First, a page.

By 2010, after more than 40 years of exposure, it was recognised that the statue was in need of urgent care and attention. But where was the money to be found? Fortunately, a generous donation was made by one of the members of the inaugural St Martin’s students and a fund for the Restoration of the St Martin’s Statue was established. Over the next few years, thanks to many generous individuals, groups and the Sisters of Mercy, sufficient funds became available for the project to proceed as part of the 20th Anniversary celebrations for Damascus College.’
Paul Jans, College Business Manager, outlined the work of restoration. The restoration and recasting works on the St Martin statue were completed by Melbourne based sculpture foundry Coates and Wood, with artisan Mal Wood completing the works. The foundry specialises in moulding and casting works in bronze or aluminium for Australian and International artists.
Initial work on the original statue was to repair the cracks, holes and areas of fibreglass worn down by exposure to the weather. This was required to restore the structure to its original form so that the recasting would not contain the imperfections. The statue was then cast in bronze in sections, using the lost-wax process. The cast sections were then welded together to complete the reproduction of the original piece, with the mould and the original statue then broken to prevent replication. The bronze was then detailed with copper through a patination process to give the statue a similar colour profile to the aged original work. While this work was occurring, within the atrium the maintenance team were busy arranging a new base, refinishing the tiled surface and timber work and incorporating features with both water and light, to highlight the returning statue.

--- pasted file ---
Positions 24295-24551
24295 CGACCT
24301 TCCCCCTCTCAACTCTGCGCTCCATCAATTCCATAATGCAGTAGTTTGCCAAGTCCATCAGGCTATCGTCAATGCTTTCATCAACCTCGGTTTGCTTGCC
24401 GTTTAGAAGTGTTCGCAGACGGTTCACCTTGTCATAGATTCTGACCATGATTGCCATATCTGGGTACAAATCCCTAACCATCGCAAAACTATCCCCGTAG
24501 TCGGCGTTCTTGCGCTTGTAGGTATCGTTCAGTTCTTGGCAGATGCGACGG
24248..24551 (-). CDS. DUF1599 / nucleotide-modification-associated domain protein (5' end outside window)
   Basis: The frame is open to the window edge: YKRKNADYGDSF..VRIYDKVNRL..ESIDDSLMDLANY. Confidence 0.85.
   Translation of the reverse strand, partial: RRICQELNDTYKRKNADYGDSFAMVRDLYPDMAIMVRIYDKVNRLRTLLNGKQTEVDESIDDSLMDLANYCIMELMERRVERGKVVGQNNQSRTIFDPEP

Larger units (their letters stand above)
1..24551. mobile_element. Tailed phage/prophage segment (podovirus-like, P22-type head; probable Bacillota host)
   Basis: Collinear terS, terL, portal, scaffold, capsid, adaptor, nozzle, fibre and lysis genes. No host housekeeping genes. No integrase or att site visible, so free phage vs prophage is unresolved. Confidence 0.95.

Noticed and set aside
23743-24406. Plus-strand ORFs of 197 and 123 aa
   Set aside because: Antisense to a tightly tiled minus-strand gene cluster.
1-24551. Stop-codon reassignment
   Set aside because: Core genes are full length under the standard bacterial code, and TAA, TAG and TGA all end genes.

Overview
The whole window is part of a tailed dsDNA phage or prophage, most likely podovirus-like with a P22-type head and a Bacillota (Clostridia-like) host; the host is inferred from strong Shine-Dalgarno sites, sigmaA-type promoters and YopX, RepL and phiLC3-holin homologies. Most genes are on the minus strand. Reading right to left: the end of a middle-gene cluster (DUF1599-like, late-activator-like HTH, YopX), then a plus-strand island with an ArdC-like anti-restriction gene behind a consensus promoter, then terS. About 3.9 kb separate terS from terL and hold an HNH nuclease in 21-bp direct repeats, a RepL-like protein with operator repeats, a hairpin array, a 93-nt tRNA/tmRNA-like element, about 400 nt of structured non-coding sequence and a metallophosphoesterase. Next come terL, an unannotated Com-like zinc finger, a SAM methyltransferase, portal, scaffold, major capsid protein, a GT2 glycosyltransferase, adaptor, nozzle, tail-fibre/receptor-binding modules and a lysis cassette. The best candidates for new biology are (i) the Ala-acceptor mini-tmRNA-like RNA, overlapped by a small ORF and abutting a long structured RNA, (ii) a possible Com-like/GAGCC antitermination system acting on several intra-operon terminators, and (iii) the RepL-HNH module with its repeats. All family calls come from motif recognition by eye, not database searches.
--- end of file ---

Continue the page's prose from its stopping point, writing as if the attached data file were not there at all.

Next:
The conclusion of the event noted that the timing of Martin’s return in all his bronze splendour could not have been more fortuitous. As Sr. Veronica observed: “He returns to raise our eyes aloft and to remind us of the need to share his concern for all the creatures of the earth community at the very time that Pope Francis draws our attention to earth’s distress. Martin’s return also coincides with the release of the very first images of the dwarf planet Pluto, testament to the wonders of the universe. With Martin and all those who form part of our heritage, we raise our eyes aloft in praise and gratitude, even as we keep our gaze firmly fixed on the whole earth community and respond to its cries for mercy and compassion.
The event concluded with an invitation to prayer:
Prayer to St Martin de Porres
Blessed by your example of unbounded charity
and humility of heart,
we offer our prayers through you, St Martin de Porres.
Show people of every race and nation
the paths of unity and of justice,
for the honour and glory of God
and the salvation of all creation.
May we live by the light of Christ.
Messages to: Matthew Byrne
1. (Top): Statue in the Atrium of the St Martin’s Resource Centre
2. Sisters of Mercy at the re-launch
3. Martin in the foundry
4. Matt Byrne (Principal), Marie Davey rsm (Deputy Principal), Tony Haintz (Assistant Principal – Catholic School Culture), Paul Jans (Business Manager)
5. The statue ‘in situ’